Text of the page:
Get set: 4K UHD is coming fast to a TV set near you

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John McGrath of Rethink Studios, who’s always been giant steps ahead of the digital curve, has seen the future and it’s Ultra High Definition, aka 4K technology.

“It’s coming and it’s coming fast,” he predicts.

At 3840 x 2160, 4K Ultra HD is four times the total number of pixels on a full 1080p HD screen. 

“All the technology is here, so we’re just waiting for affordable 4K TVs for the home and the cable boxes to deliver the content,” says 4K proponent McGrath. “It’s going to be what 3D never achieved.”

In fact, Sony, Samsung, Panasonic and LG 4K TV sets fueled the excitement at the recent Consumers Electrics Show.  Netflix amplified the buzz by announcing it is partnering with TV manufacturers to produce 4K content.   

Knox McCormick, Optimus director of operations, is cautiously approaching the new resolution. Although he’s been carefully watching 4K over the past year-and-a-half, “I’m not rushing to buy 4K monitors because I remember how many years it took to get 3D monitors in place,” a familiar refrain.

 

Although 4K monitors are becoming a market reality and 4K content is around the corner, Chicago has some catching up to do.

Many 4K camera choices available

There’s no shortage of 4K cameras, however.  Craig Maltby’s Magnanimous Media offers plenty of 4K capture options: The Red Scarlett and Red Epic; Canon’s new C500 and the new Sony F55 Cine Alta 4K,  which was recently rented to shoot content for a huge video wall in Walgreen’s corporate headquarters, Maltby says.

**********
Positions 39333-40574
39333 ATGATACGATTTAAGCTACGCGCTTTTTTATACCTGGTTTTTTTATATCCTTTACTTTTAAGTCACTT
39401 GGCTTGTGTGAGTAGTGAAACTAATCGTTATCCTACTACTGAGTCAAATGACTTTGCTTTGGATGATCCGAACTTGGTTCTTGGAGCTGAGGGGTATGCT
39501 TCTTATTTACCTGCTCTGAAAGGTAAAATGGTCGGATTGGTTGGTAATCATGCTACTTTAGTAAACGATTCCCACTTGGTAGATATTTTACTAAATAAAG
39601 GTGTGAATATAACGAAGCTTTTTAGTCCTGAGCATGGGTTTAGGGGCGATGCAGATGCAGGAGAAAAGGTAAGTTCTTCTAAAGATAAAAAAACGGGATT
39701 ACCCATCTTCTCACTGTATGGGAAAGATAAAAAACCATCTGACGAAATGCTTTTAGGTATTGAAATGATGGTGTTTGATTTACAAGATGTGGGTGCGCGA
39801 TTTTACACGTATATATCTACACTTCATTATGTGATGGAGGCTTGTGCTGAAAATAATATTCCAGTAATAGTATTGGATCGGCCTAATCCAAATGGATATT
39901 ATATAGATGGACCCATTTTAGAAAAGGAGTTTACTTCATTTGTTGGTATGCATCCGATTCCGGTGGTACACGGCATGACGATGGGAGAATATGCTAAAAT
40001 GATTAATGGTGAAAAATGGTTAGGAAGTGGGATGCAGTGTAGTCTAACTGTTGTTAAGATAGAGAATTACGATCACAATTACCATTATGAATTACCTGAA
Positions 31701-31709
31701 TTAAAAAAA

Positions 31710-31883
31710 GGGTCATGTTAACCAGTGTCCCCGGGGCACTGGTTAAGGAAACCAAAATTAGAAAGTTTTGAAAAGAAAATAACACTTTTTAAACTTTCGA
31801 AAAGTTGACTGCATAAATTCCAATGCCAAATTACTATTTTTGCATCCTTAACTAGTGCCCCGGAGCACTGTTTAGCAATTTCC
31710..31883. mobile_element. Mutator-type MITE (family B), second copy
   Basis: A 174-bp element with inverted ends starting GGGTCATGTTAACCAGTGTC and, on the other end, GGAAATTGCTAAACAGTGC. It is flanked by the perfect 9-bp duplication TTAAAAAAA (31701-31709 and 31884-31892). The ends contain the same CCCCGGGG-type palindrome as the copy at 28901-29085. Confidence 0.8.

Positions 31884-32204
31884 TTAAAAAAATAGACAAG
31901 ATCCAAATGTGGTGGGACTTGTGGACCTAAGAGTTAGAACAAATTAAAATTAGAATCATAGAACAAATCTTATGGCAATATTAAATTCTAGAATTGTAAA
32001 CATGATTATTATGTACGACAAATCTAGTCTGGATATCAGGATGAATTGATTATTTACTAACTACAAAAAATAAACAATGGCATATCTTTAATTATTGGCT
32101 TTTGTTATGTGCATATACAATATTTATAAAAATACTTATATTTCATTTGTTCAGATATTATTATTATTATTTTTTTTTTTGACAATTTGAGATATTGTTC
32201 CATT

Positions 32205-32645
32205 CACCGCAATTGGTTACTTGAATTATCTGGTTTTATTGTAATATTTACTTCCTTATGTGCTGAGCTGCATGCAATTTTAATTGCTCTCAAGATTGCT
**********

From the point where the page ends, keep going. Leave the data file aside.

More than half the content that Magnanimous’ in-house DP, Jonah Rubash, shoots is in 4K: Fox sports shows, music videos, corporate videos, interviews and shorts.  “The decision is usually based on the higher resolution quality issue,” he says.

No immediate 4K market for commercials so far

As for commercials, 4F is currently a format-in-waiting for commercials.

Optimus, for one, has the ability to edit and color correct in 4K, but lacks the demand for the higher resolution.  “When clients come in and ask for 4K is when we will take it seriously,” McCormick says.

Neither The Whitehouse nor The Mill have seen any agency-shot 4K commercials. “It won’t happen overnight,” comments The Mill’s EP Jared Yeater, “but it’s coming and we have to be ready for it.”

“It will start major big advertisers and corporations with big venues to showcase it. It’s like what happened when we shifted from SD to HD. The transition will happen when equipment catches up and TV sets are affordable,” he says.

When Nolan Collaboration Jeff Nolan’s commercial clients do shoot in 4K, they always finish in HD, he notes.  To prepare his clients for what’s ahead, he always suggests they make a future-proof version of their 4K work for the day when resolution becomes standard.

But don’t wait, McGrath urges content decision-makers. “Shoot everything in 4K. It provides you far greater creative flexibility in design, effects and post.”  

Rethink beta testing 4F rendering solutions

McGrath’s company, Rethink, is on the 4K fast track.  Designers are currently beta testing what McGrath calls “blindingly-fast” modeling and rendering solutions with Nvidia and Autodesk.

“We’ll have our clients in real-time CGI modeling, animation and lighting sessions in the very near future, at 4K.”  

Rethink has always set its own screen sizes and resolutions, he says, “so 4K is just a broadcast standard that is going to make the images from our virtual cameras look all the more real.”

And those images are heading for the consumer market.

Entertainment content in 4F is being readied for the big splash. Streaming 4K video from Netflix is due out Feb. 14, with “House of Cards: Season 2” set to be its first 4K streaming content. AMC’s “Breaking Bad” will be upconverted to the new format. 

M-Go, a joint venture of DreamWorks Animation and Technicolor will launch its UHD service on Samsung next spring.

 

 

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